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My Petrol Oven

Petrol-oven Illustration by Cookie Moon

It was hard to concentrate as Gidi (the fireplace maven) explained how to turn on the austere black oven that stood majestic in the corner of the living room. The first thing he showed me was how to open the valve in the back to let in petrol. Such a simple instruction – yet I felt overwhelmed at the task.

Of all the challenges I have faced as a Jerusalemite moving to a quiet country lane in the heart of suburbia, the trial of lighting the kamin has been by far the most difficult. In Jerusalem all I needed to do was bask in the warmth of the central heating taken care of by our house committee. Here, in the north of Israel, I literally have to shove my hand into a fire to keep warm.

Gidi fell to his knees and with the help of the flashlight app on his iPhone, pointed to the puddle of petrol that had started to form on the hollow floor. I bent down next to him, noticing for the first time the name GODIN engraved in bold letters inside a crest of arms on the front of the oven.

We huddled together, peering through the cavity. Is that it? I asked, confused, as a patch of liquid dribbled out. Gidi nodded and took out the tall cylindrical grate that he called a migdal, lit a match and threw it into the dark cavern. It kindled immediately.

I had had the choice of buying a petrol, gas or wood stove to heat the new high-ceilinged house. Gas ovens are apparently easy to ignite via a remote, but I was advised against them as their heat doesn't linger when switched off. Wood was out of the question as I'm unable to lug in the logs or Cinderella the ashes - so petrol it had to be – but I was regretting that choice as Gidi stuck his arm inside the first flares to position the grate back in place. For an alumnus of a combat unit in the IDF it was an easy mission - but I knew that I would never be able to do it. It just seemed impossible.

However lovely my new house; spacious and light-filled, lemons and avocadoes abundant in the garden, at that moment I just wanted to run back home to the Holy City.

Nine thousand shekels later, a hole drilled into the ceiling to accommodate the chimney and a tube attached to the petrol tank in the garden, I knew it was too late for the gas remote control option however much I wanted it.Why had I listened to my dear friend Elana? Didn't she remember Lag B'Omer bonfire celebrations where instead of absorbing sparks of Rabbi Shimon Bar Yochai's sacred Zohar, I focused on the hazard that could maim the children running around unsupervised?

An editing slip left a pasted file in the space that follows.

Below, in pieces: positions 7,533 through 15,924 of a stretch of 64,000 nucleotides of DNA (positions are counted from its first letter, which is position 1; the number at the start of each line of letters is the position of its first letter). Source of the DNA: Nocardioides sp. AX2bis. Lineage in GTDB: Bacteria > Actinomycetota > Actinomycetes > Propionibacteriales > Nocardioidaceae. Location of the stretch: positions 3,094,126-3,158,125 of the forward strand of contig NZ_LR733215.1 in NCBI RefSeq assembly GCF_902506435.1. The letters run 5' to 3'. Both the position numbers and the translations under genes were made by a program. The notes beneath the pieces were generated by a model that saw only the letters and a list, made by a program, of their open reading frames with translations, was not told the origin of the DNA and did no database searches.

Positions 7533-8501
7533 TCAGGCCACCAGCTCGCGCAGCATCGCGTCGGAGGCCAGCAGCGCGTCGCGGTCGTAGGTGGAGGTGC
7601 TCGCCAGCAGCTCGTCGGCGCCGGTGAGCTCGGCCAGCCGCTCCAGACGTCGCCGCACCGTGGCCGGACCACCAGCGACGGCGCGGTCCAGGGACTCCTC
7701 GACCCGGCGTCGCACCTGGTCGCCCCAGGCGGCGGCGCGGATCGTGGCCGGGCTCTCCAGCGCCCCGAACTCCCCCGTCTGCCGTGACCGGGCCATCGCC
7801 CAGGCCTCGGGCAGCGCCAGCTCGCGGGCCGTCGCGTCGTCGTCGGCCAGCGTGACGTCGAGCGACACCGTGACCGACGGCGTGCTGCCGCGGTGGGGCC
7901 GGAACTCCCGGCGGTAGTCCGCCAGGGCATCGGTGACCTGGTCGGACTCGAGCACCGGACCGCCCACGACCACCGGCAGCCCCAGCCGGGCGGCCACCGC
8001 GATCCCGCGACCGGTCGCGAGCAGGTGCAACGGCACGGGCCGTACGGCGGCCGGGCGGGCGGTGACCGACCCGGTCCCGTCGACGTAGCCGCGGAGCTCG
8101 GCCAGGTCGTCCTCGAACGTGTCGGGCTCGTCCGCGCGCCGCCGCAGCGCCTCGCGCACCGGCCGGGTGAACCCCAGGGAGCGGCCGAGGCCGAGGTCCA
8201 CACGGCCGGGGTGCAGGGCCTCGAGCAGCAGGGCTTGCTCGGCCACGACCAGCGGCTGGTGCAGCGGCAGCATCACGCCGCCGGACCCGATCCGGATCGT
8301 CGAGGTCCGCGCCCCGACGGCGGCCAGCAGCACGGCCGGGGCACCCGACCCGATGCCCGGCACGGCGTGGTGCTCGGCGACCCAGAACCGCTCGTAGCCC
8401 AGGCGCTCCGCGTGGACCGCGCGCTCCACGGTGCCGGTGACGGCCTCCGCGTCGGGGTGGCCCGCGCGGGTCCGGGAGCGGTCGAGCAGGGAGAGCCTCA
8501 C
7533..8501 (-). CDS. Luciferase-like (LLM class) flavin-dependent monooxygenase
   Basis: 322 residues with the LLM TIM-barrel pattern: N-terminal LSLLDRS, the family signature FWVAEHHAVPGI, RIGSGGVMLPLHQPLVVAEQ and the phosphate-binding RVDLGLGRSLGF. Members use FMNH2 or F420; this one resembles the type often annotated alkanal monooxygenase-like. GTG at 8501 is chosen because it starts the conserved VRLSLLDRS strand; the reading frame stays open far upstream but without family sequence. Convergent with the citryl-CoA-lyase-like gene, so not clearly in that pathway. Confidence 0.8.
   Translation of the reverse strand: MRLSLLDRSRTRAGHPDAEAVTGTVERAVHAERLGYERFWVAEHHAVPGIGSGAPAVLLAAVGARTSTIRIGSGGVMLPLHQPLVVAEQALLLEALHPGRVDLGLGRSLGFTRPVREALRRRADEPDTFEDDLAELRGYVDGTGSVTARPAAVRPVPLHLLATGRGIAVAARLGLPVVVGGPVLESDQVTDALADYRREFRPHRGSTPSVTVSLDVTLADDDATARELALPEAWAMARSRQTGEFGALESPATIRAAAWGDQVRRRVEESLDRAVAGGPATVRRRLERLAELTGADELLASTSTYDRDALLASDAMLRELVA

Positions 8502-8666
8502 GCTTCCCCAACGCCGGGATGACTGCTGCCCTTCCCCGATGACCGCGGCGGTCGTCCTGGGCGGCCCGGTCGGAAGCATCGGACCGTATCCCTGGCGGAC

A howling soon vibrated from within the kamin. Tall flames were licking at the window and soon the ominous din turned into what sounded like a trapped hurricane that could engulf the house. Gidi, seeing my panic, assured me that it was just residue solar being burned up.

After a few minutes, the inferno gave way to a perfect circle of flickering blue - just like an ignited gas ring on a kitchen stove top. Guess I got worked up over nothing, I said, shy at my city-girl response.

But Gidi was not by my side the following evening when I had to brave it alone. Dressed in an old T-shirt for the occasion, I had all the accessories at the ready: neon-orange gardening gloves, extra-long matches and a powerful flashlight.

Images of second-degree burns plagued me as I crept forward on my stomach just as I imagined Gidi had done when he infiltrated Gaza in Operation Protective Edge. That posture would give me a prime view of the emerging puddle. There it was, growing like an amoeba. My mouth went dry. My fluorescent hands shook. As I crouched by the opening, it was time to throw in the match. Pushing my (highly inflammable?) gloved hand into the furnace, I struggled to place the tower back over the fire. The grill just wouldn't lock into place. My heart was beating fast. The flames would multiply within seconds. I slammed the door shut, switched off the valve and stood back waiting for an explosion. Oblivious to the single light still burning in the back of the oven I went to bed wearing two cashmere sweaters for warmth.

The following morning, I awoke to an aroma of burnt toast. I soon noticed that the ozeret's previous day's spring clean of the book shelves, floors and table tops was now sprinkled with a fine layer of soot. Before I could even try to heat up the house again, I had to clean the soot out of the oven.

I knelt down, as if in prayer at an altar, and beseeched the Lord to help me. Catching a glimpse of my reflection in the window above, I was taken aback. My cheeks were smudged with soot, my nails blackened with grime.

A smile broke out over my grubby face as I realized that it was not only a geographical shift I had made. I myself was changing, loosening up. I didn't need to play damsel-in-distress anymore as I was now a country girl who could get down dirty and play in the mud. My chimney-sweep appearance gave me the confidence I needed.

I donned the gloves and lit a match – armed for battle, primed for glory. 

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Wednesday, 22 September 2021

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